While Barry might not have the notoriety of the famed occultist, there are comparisons to be drawn. The first time Kerrang! met Barry was in June last year at Rapacious Corvidity – a three-day metal fest he’d organised here featuring the likes of south coast sci-fi metallers Wallowing, West Yorkshire psychedelic doom band Gandalf The Green and Cumbrian black metal brood Nefarious Dusk. Due to COVID restrictions, the usual 250-capacity was reduced to just 100. For this writer, being half-cut from the local Cumbrian ale, watching the heaviest bands in Britain perform in a pitch black forest was, in a word, transcendental.
“It was completely unique,” Andy Flint, singer and guitarist from Gandalf The Green, said following the show. “It was one of the funnest weekends I’ve had in a long time, full stop.”
Having never visited Fell Foot Wood nor met Barry before, the band received an email from him out-the-blue in early 2021 asking if they wanted to play his festival. They couldn’t say yes fast enough, and when June rolled around, they filled their car with gear and journeyed into the depths of the Lake District.
“It was really hard to find because it’s tucked away,” drummer Jack Walker explained. “When we got there we got out the car, we turned around and saw Barry doing some kind of spoken-word thing. He were standing onstage screaming something about dog shit! He were screaming ‘Dog! Shit! Dog! Shit!’ and there was some guy next to him dressed as a bird, flapping. I was like, ‘Where the fuck are we?!’”
Barry made these bizarre performances throughout the weekend. Some were intense, some were inspired by pagan ceremonies, and some were just absurdly hilarious. “I’m developing something about wildflowers and birds," he explains excitedly, looking to the future. "Like a parody of prancing among the wild pansies. It’s got a certain poetic edge.”
After the headliners finished at Rapacious Corvidity, Barry, accompanied by hooded torchbearers, led a procession of attendees deep into the woods. When the crowd arrived at The Moon Pool – a manmade pond located off the beaten track – Barry, wearing overalls and a hat with flaming devil horns on either side, performed baptisms by firelight. Anyone that was moved by the spirit could get blessed, absolved and dunked by the Blackwood Baptist himself.
As we pass The Moon Pool on our wander today, we ask about the strange rituals. “The events here are a vehicle for my own creative expression. I wouldn’t play an instrument, or write poetry or anything like that normally, but being in the woods… I’m influenced by the wood nymphs.”
Our conversation takes a strange turn.
“Well, the main reason all of this is going on is because although I live in a home on me own in the woods, I’m under the influence of wood nymphs,” Barry says, smiling and staring into The Moon Pool. “They’re sprites and they knock on me window and on me door at night. They get me to do all these things. I’m under their possession.” He has a glint in his eye that is of either mischief or madness, or a mixture of both.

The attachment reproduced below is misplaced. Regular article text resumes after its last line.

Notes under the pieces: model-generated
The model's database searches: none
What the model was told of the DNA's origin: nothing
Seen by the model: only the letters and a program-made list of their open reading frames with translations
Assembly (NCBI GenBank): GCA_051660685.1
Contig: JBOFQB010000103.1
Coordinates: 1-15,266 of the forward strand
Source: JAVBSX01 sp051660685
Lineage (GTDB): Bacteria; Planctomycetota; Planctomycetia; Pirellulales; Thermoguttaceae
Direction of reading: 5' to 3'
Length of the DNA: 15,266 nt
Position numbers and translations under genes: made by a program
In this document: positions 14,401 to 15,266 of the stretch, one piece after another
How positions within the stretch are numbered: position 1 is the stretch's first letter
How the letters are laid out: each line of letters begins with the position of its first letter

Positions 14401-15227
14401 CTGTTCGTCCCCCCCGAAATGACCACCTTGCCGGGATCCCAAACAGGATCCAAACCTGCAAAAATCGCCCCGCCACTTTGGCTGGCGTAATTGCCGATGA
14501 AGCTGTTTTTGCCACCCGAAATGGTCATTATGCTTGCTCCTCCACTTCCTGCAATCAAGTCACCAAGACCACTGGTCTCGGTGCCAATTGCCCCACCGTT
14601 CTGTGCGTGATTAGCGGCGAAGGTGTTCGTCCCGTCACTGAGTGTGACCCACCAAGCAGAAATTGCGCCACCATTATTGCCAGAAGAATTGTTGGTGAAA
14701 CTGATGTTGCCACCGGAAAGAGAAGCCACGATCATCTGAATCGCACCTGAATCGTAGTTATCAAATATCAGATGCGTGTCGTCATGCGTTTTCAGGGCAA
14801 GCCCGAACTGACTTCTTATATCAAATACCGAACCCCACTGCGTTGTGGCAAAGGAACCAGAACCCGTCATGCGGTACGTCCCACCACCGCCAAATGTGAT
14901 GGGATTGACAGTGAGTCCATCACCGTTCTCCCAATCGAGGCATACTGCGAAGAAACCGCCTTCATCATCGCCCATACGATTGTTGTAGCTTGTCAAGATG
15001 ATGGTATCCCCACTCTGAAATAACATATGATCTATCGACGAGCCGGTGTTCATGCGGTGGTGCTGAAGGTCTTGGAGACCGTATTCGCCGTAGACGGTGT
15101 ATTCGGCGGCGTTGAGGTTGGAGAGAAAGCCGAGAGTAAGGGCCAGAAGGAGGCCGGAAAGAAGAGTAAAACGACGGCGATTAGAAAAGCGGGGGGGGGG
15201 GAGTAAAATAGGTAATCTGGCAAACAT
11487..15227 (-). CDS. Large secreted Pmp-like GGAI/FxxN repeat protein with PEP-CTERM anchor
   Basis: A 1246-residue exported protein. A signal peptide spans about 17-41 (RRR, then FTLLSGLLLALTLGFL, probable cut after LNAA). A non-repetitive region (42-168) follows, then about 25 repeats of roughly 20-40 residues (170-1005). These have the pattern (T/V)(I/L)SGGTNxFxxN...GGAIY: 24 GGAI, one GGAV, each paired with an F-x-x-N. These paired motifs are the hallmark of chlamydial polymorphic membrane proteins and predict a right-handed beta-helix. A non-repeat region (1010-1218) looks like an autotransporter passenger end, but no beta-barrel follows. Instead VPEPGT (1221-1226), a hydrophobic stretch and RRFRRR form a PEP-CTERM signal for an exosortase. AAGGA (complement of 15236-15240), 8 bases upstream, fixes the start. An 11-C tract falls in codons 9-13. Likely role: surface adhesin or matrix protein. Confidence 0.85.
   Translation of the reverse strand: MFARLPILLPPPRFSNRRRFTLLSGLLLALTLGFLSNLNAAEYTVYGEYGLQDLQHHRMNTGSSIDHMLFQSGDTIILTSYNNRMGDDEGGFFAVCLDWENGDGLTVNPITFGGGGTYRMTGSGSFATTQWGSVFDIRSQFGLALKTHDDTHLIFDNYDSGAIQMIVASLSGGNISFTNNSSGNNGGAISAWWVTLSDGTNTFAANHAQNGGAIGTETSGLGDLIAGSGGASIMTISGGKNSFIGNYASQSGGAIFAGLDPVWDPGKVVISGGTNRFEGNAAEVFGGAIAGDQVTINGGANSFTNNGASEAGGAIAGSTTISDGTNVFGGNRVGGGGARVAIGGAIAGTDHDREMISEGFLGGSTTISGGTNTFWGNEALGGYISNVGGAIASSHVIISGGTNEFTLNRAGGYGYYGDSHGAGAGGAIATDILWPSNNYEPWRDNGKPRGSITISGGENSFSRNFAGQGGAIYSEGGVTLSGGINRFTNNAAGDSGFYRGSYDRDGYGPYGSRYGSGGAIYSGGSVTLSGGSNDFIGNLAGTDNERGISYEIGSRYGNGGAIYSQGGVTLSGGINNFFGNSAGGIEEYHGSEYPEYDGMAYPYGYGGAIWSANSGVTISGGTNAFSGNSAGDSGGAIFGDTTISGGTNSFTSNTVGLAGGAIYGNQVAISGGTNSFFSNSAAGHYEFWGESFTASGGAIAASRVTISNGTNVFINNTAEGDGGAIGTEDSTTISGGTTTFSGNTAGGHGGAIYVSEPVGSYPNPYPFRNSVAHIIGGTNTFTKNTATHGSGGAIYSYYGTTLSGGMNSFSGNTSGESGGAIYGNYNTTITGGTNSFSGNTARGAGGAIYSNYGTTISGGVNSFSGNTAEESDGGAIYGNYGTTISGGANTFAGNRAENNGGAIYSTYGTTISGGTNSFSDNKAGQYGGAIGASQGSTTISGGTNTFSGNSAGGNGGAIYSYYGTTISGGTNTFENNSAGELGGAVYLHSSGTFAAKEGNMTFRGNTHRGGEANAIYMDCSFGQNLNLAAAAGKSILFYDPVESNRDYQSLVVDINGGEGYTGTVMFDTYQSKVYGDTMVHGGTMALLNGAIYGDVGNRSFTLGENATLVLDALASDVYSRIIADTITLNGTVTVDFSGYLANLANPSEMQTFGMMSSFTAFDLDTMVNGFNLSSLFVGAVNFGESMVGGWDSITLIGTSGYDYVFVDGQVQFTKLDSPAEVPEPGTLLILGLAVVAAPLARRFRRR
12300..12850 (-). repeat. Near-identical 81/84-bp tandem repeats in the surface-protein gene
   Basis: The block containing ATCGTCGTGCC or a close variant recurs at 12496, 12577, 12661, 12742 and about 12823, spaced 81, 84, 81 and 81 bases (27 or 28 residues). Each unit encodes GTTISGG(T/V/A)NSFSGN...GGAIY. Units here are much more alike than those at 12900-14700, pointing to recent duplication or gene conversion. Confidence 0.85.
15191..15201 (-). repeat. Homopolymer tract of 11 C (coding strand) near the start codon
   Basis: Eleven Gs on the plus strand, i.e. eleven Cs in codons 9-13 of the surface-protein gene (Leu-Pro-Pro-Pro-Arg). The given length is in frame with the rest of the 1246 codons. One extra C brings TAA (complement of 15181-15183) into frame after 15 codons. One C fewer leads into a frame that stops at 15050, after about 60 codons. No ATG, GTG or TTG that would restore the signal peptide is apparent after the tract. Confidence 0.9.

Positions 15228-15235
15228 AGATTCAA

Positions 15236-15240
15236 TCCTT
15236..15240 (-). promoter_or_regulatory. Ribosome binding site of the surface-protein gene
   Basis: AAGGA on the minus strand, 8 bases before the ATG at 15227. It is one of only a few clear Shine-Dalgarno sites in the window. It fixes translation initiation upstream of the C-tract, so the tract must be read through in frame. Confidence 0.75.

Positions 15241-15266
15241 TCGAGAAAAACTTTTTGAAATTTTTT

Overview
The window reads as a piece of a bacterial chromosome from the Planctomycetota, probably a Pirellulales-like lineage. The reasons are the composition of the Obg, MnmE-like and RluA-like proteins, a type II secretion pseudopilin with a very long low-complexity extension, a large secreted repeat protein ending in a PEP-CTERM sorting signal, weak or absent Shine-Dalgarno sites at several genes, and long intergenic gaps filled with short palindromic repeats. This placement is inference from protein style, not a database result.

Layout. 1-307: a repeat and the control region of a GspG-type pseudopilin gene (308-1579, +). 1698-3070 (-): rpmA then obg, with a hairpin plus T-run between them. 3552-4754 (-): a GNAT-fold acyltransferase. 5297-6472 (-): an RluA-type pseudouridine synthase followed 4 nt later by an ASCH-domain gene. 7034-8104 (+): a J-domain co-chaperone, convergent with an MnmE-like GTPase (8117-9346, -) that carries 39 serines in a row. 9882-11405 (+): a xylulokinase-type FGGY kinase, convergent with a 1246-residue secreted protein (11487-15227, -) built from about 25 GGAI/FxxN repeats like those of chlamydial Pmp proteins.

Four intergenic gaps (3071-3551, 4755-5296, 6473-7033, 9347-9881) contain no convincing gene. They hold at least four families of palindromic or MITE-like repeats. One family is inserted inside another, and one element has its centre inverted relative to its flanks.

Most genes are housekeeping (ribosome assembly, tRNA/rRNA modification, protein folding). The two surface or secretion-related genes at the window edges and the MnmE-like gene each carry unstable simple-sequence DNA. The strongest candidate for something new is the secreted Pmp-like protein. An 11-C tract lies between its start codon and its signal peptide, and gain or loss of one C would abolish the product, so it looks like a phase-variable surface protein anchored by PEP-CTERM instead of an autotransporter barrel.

His focus shifts to me and asks if I’ve been baptised. When I tell him I’ve not, he marches off with purpose, reappearing minutes later with a bucket of water and a cheeky grin. I stand in anticipation by The Moon Pool, I close my eyes and he begins…
“I am the procreator of pancosmic pyromanticism and I bring unto you all things dark and sublime. To attune your psyche and forge links with he who is time. For I am, and I see, the root of your androgyny. We are gathered here in this wood to learn. Yet some of us are gonna burn…”
…I zone out briefly. Do the wood nymphs approve me being there?
I zone back in.
“The name of thee, is hereby affirmed within the wood, within the tree, within the you, within that which is me.”
I feel a bucketful of cold water get tipped over my head and it’s all over. I am cleansed.
We wander back down to the hillside.
“I’m happy, you see. I like forestry, and since I got a divorce I’ve ended up living on my own, it’s a bit of a dream,” Barry says of living in such seclusion, adding that neighbours in nearby holiday homes don’t approve of the loud music.
In the Lake District there is some contention between the locals and wealthy outsiders that buy up houses to use as holiday homes and Airbnbs. People from elsewhere in the country are driving up house prices for the Cumbrian locals. “I think there always will be [contention], whether it’s Cornwall, or wherever,” Barry muses. “Locals can’t buy houses in the locality. But, to be honest, as a hermit in the woods under the influence of wood nymphs, I’m a bit away from the mainstream,” he adds with a laugh.
The Cumbrian sun starts to set and we say our goodbyes. As K! departs, Barry’s employee James is also finishing up for the day. He’s hired all year round to work in the woodyard, do the sound, stage manage and help organise the gigs. We ask what it’s like to work with the Blackwood Baptist every day.
“It’s the best job I’ve ever had; it’s a beautiful place to work. The effect that this place has on people… they really fall in love with it,” he says while bagging up the last logs of the day. “A beautiful woodland like this, there’s got to be something wrong with you if it doesn’t affect you in some way. Well, something has definitely gotten to Barry, anyway.”
As we walk towards the bus stop and James locks the big entrance gate behind us, Barry returns to the woods alone. As he disappears out of sight we can’t help but wonder what it is that’s “gotten” to him, and what really takes place in Fell Foot Wood after dark…
Hilariously named DIY punks Peaness serve sunny anxiety on long-awaited debut, World Full Of Worry.